Harrison’s Ferriero actions beyond belief

In today’s new-fangled world that is dominated by social media and the little catch-phrases and abbreviations that come with cell phone texting and I-Pad and I-Phone mania, there was one that was predominant last week, when word of former Harrison head football coach Tom Ferriero’s plight trickled out.

All one needed to text last week was the word, “Ferriero,” and you would have all received the same response.


If not that vulgar and graphic saying, then perhaps maybe a little softer text using the letters, “SMH.”

It means “shaking my head” or “scratching my head”_ as in disbelief and shock.

In any case, the events of Aug. 5 have everyone involved in Hudson and Bergen County sports _ and beyond _ doing the same thing, shaking their heads and offering that three-word vulgarity. There’s not enough Selsun Blue to halt the scratching.

Because no one _ including members of Ferriero’s close circle of friends and even his own family _ can believe what has transpired.

Before that fateful Friday, Ferriero was perhaps the hardest working man involved in Hudson County sports. Outsiders used to marvel at Ferriero’s endless energy. He would bounce from one practice to umpiring a baseball game, then back to another practice, time and time again.

It was unconscionable the way Ferriero worked. If he could go 26 hours in a 24-hour day, he would do it. That’s how dedicated and devoted of a man he seemed to be. His energy clock was timeless. He kicked the Energizer bunny’s ass in terms of going and going and going.

And it was all good, mind you. All good.

For the last few recent years, the 50-year-old Ferriero was an assistant football coach at Lincoln in Jersey City, helping mold that program from the dregs of the inner-city to one of the powerhouses in the state. He was the dedicated girls’ basketball coach at Snyder, watching that perennially moribund squad show signs of life after all this time.

And somehow through it all, Ferriero found the time to be a highly respected baseball umpire, working some of the best high school and college games in the northern New Jersey area.

Even after all that, Ferriero would find himself at high school and college games, supporting his players in other sports, monitoring their progress and making sure they did the right things.

There was a story about Ferriero spotting one of his basketball players out where she shouldn’t have been, then giving her five minutes before he tried to beat her back to her home where she was supposed to be.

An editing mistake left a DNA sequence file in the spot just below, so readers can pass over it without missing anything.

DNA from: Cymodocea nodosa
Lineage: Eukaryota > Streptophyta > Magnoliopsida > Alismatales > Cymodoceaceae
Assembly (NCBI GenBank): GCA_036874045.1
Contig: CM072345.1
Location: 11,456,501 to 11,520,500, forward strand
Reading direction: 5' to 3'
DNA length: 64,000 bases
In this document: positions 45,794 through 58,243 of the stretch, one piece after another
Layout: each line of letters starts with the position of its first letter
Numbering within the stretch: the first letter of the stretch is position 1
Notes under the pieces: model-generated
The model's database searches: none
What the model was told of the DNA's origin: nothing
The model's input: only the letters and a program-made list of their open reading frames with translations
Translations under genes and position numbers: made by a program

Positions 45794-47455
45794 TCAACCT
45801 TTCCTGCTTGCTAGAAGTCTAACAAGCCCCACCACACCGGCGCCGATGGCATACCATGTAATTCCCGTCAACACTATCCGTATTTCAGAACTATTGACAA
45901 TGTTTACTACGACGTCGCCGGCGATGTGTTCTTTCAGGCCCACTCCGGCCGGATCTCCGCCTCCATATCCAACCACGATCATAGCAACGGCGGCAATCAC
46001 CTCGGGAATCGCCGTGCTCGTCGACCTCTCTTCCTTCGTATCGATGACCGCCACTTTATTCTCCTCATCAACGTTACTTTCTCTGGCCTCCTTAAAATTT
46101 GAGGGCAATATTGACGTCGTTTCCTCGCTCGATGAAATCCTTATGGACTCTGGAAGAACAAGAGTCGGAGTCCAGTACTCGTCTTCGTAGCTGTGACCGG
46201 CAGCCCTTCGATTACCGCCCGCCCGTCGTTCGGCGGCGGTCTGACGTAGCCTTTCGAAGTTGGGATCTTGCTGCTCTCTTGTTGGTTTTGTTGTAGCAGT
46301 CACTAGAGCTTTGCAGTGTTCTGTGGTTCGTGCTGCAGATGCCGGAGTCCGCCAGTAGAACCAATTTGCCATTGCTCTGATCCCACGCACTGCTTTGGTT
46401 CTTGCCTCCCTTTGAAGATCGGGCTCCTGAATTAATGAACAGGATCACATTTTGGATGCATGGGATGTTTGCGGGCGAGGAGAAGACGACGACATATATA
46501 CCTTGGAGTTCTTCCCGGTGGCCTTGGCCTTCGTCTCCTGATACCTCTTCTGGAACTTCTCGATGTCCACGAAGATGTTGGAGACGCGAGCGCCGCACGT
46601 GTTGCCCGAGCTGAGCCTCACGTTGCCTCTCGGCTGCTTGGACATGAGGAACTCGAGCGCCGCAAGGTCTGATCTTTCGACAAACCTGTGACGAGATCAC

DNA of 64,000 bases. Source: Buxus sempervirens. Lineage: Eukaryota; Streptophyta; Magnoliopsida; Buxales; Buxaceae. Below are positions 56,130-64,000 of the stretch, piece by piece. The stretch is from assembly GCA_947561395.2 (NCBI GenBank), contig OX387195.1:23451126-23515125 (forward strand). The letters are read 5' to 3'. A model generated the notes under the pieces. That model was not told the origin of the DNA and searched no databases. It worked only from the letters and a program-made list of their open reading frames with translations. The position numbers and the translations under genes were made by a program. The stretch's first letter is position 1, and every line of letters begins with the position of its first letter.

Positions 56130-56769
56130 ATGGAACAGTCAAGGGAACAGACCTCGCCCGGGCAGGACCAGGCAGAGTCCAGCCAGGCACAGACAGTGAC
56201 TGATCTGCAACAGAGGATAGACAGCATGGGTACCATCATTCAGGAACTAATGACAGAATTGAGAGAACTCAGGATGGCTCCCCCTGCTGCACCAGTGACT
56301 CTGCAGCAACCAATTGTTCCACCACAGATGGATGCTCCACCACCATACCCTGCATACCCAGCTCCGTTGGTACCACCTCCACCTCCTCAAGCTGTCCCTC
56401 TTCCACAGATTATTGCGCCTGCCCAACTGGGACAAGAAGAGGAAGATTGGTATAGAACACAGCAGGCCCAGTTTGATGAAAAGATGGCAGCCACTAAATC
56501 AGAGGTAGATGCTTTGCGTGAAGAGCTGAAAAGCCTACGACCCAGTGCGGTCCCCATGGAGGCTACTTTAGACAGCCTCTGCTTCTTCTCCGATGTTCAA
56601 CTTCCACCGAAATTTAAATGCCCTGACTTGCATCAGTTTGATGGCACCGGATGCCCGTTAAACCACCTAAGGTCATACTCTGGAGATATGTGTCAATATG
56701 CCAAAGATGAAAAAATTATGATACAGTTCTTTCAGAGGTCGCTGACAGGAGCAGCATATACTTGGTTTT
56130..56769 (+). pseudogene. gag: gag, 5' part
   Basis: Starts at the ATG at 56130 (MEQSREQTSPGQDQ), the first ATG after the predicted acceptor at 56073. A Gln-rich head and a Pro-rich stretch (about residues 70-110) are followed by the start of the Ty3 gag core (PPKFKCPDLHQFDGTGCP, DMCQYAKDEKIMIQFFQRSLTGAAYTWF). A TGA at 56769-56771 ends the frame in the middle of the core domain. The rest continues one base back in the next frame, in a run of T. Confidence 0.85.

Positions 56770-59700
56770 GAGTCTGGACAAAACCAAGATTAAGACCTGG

That’s how dedicated Ferriero was. He wanted the best for his players. He wanted his football players to achieve academically and wanted his basketball players to improve in order to get a shot at college life. He was good for high school sports, so good.

But it all went away on that fateful afternoon, all thrown away, forcing everyone to utter the same phrase _ “WTF.” As in, what was Ferriero thinking? What was he doing?

Here are the facts, according to Harrison police reports:

At 7:54 p.m., Harrison police were dispatched to Hamilton Street and Kingsland Avenue on reports of a hit-and-run accident involving multiple cars.

A Harrison Board of Education van was crashed into five parked cars, the last being parked at Kingsland and Hamilton Street. When police arrived, they found coach Tom Ferriero, just six months into the tenure of the job he felt he always wanted and was finally able to handle, standing outside the damaged van.

According to the report, Ferriero was “unsteady on his feet and slurring his words.” When Ferriero was asked if he had been drinking, he admitted to police that he had “three beers.” The report also said that Ferriero smelled of an odor of an alcoholic beverage.

At that point, assisting Harrison police asked Ferriero to conduct field sobriety tests, which he could not do successfully.

Harrison police found out that Ferriero took the van without permission from his father, a Board of Education employee, who had been assigned permission to use the van.

A witness said that Ferriero was traveling westbound on Hamilton Street when it struck a vehicle parked at 752 Hamilton, a 2014 silver Honda. Ferriero continued to drive the van on Hamilton, when the van struck another parked vehicle at 736 Hamilton, this one being a 2010 Toyota. The suspect vehicle then apparently made a U-turn and proceeded east onto Kingsland Avenue.

From there, the van struck a third vehicle located in front of Harrison High School, a 2013 Jeep. After striking the third vehicle, the van veered across Kingsland Avenue striking the fourth vehicle head on, a 2007 black Ford. Ferriero then apparently got out of the van to retrieve the front right tire that had been ripped off during the accident.